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October 7, 2009 (La Mesa) – The big beer garden filled to capacity on Friday and Saturday night, when party-goers from around San Diego County gathered in downtown La Mesa to celebrate La Mesa’s Oktoberfest. Entertainment ranged from polka dancing to a rock-and-roll band, plus perennial favorites such as the beer stein hoisting contest (photo, left). La Mesa Police estimate that more than 200,000 people flocked to the three-day event.


“I liken this event to Thanksgiving dinner, but on a much larger scale,” said La Mesa Chamber of Commerce president Mary England. “It takes hours to purchase all the ingredients for a fabulous meal, hours to prepare and cook, time to set the table, clean the house and have everything in shape for the company to arrive and in a matter of a few short hours you are clearing the table, putting the leftovers away and washing the dishes!”


The Chamber spent months preparing for the big event, training more than 175 volunteers. The biggest Oktoberfest west of the Mississippi River spanned over ten square blocks, with vendors offering wares ranging from hand-crafted jewelry to holiday crafts.


“I am thrilled at the excitement of the community when entering the big beer garden and grateful for the support of the Mayor and City Council, who allowed us to produce this community event in the larger space - 35,000 square feet,” said England, who thanked all who participated in making the event a success.“The City Staff helped us work through all of the ordinances and for our first time event in this venue, were patient with us as we learned what to do and not do,” she added. “The public support was tremendous and we were glad we could partner with the La Mesa Village Merchants Association to produce this city-wide event.”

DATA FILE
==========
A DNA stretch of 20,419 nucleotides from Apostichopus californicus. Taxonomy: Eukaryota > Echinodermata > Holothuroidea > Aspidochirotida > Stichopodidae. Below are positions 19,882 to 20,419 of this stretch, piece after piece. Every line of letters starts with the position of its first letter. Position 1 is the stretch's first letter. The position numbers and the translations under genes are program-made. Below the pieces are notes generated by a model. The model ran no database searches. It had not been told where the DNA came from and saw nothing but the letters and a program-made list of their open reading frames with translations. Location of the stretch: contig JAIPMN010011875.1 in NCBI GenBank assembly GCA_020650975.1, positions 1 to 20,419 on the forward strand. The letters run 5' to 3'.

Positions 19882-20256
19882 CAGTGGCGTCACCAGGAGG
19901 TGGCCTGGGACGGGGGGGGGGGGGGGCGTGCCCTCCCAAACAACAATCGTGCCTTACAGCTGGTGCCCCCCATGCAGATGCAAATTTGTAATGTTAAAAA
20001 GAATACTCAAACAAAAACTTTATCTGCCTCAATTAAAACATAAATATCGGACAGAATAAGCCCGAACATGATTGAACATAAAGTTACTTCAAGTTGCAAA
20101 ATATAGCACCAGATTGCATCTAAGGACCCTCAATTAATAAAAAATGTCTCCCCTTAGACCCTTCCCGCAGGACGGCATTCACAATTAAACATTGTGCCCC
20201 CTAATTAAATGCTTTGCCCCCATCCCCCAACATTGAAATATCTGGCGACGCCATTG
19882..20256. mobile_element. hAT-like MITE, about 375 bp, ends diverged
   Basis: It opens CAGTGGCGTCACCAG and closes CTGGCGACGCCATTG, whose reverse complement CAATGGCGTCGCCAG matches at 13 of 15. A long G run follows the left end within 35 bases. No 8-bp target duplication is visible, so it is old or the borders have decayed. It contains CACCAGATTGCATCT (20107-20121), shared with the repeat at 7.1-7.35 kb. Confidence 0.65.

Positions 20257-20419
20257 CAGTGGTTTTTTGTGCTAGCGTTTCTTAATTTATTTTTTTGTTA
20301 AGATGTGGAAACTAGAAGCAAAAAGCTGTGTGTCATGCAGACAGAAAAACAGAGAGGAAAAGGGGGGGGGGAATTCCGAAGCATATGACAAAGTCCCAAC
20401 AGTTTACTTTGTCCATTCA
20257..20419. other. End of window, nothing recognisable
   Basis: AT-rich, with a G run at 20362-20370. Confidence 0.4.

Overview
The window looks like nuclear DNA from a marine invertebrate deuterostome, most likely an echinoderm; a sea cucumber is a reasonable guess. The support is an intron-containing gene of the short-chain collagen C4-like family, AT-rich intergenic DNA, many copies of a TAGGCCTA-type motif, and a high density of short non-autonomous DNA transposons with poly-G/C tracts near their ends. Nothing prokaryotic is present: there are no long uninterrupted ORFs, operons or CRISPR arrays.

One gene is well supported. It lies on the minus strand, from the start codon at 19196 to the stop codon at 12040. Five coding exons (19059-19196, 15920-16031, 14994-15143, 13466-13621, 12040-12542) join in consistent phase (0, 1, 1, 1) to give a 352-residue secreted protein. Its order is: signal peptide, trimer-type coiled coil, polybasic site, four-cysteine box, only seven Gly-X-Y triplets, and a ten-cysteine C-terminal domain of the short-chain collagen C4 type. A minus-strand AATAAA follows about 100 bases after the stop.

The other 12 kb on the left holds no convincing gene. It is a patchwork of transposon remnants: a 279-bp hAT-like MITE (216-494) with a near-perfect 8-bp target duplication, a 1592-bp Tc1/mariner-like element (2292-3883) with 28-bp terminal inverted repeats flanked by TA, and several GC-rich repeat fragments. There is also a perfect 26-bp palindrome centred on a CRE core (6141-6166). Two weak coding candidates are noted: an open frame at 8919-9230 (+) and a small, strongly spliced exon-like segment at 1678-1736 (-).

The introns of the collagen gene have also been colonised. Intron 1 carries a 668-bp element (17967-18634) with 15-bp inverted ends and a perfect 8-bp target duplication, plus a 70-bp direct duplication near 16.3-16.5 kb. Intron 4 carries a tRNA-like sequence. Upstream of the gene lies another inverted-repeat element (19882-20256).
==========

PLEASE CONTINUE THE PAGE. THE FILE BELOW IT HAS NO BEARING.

Police arrested about 15 people on infractions such as drunk and disorderly conduct, but overall the event ran smoothly.


At Gio's Bistro Wine Bar (photo left) and other local restaurants along the Oktoberfest route on La Mesa Blvd. were packed, boosting sales tax revenues for the City of La Mesa. Many vendors reported brisk sales and estimated crowds were bigger than in the past, though some said people were spending less due to the faltering economy.


“The publicity and exposure to the City of La Mesa is tremendous through an event like this and I only hope that many of the business community will see repeat business due to this exposure. After all,” England concluded, “When the cash register rings - everyone wins!”